Shira Rubinoff: Episode 17 Forward Focused

By December 30, 2019 January 6th, 2020 Pypestream Digital Labs
Evan Kohn

Welcome to Forward Focused brought to you by Pypestream Digital Labs, a thought series on customer experience, artificial intelligence, and enterprise automation. I’m Evan Kohn from Pypestream and I’m talking with Shira Rubinoff. Shira is President of startup incubator, Prime Tech Partners. She’s a recognized cybersecurity executive who built two cybersecurity product companies and led multiple women-in-technology efforts.

She’s also President of social media security firm, SecureMySocial, she’s practiced as a psychologist and holds several patents in areas related to the application of psychology to improve IT and cybersecurity.

Shira, great to have you with us!

Shira Rubinoff

A pleasure to be here, thank you.

Evan Kohn

So Shira, you often speak about the human factors of security. Why is that important for large companies working to stay ahead of cybersecurity threats?

Shira Rubinoff

Well, that’s a great question, Evan. That’s actually something that everybody has to think about. You know, there’s talk around the industry as a human being the weakest link in the chain of security. I actually take a different perspective at it and I say, let’s make the human the solution to the problem and not the actual problem at the end of the cybersecurity chain.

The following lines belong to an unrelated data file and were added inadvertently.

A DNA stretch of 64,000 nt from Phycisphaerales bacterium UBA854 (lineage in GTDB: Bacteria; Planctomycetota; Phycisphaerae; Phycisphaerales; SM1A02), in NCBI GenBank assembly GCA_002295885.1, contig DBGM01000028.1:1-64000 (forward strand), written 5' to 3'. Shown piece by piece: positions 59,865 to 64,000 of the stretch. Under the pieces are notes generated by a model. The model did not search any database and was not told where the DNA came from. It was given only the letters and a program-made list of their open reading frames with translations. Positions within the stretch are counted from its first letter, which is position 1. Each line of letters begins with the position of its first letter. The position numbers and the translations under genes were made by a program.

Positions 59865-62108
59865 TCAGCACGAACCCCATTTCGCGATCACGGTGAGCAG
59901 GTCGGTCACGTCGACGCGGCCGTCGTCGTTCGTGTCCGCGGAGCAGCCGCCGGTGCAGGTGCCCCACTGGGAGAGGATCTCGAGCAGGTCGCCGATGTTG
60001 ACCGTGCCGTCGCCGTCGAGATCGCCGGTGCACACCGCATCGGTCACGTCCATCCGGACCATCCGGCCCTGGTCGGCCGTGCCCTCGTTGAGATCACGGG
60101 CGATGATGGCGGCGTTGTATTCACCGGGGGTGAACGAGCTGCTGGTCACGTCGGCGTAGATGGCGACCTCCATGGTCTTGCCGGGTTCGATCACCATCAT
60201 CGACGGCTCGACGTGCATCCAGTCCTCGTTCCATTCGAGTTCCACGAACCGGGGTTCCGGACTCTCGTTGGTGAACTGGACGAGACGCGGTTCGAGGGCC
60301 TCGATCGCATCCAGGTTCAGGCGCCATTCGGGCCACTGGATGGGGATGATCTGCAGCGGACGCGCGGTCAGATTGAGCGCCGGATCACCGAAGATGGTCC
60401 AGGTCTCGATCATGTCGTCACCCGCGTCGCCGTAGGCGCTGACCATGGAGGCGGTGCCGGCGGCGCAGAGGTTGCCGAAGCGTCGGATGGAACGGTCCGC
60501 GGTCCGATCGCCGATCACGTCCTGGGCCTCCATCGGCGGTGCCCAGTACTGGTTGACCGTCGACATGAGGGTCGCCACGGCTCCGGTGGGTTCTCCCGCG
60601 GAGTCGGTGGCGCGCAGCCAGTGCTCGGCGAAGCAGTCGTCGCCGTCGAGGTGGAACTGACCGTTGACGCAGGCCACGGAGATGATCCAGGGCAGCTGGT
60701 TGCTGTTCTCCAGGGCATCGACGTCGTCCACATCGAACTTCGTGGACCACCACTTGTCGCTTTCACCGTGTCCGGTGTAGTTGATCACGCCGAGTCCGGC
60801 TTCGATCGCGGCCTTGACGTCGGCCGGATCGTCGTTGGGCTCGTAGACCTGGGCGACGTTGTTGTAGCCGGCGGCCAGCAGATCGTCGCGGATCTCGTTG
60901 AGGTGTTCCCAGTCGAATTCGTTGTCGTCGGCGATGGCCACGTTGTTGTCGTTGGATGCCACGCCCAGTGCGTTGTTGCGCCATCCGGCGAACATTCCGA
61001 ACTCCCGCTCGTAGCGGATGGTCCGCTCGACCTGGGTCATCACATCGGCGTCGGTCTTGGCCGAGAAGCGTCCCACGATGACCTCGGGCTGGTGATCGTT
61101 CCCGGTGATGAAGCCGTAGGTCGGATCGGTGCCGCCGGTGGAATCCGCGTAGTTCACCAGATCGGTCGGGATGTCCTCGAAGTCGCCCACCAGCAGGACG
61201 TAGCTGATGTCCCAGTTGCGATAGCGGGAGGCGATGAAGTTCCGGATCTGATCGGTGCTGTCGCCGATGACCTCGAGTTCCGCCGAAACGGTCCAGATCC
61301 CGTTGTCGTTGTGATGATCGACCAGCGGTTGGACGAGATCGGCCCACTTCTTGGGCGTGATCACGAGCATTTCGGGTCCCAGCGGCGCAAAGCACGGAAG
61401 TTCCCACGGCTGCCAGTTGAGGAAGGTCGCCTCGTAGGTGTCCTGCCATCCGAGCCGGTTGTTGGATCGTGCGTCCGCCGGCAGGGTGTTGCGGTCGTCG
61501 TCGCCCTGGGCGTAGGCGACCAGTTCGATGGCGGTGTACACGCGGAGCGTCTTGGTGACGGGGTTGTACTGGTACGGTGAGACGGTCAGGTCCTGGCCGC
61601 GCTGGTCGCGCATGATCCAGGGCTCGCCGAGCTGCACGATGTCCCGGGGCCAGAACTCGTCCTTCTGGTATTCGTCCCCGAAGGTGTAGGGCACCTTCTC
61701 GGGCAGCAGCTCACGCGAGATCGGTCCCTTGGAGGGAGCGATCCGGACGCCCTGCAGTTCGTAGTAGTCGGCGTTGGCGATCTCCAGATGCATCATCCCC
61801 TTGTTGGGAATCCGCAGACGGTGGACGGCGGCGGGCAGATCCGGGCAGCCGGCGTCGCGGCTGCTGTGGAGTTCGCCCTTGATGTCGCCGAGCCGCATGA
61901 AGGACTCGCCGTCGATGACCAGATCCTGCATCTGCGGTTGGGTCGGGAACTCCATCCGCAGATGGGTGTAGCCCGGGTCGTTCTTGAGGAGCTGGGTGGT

I do a lot of discussions around cyber hygiene within an organization and I’ll tell you why that is important and I’ll break it down to four categories that I’ve been discussing. The first would be training across the organization from the top down, which basically means that proper training within your organization from board level down to interns needs to be addressed on a regular basis. When you’re training, we’re talking about cybersecurity related trainings, whether being phishing awareness, whether being any types of training in the security space needs to be done on an ongoing basis within the organization.

The important piece of the ongoing is that typically in the past, the way companies would look at this would be, “Okay, we’re going to have two days a year of training for our employees.” They’ll throw a big hoopla; they’ll have this great day organized for their organization, they’ll go through everything from top to bottom, and then they’re done for the day. You go back to any of those employees – a few days later, a week later, a month later – they’ll remember the day, but they won’t remember specifically all the areas that they needed to be focused on in terms of training.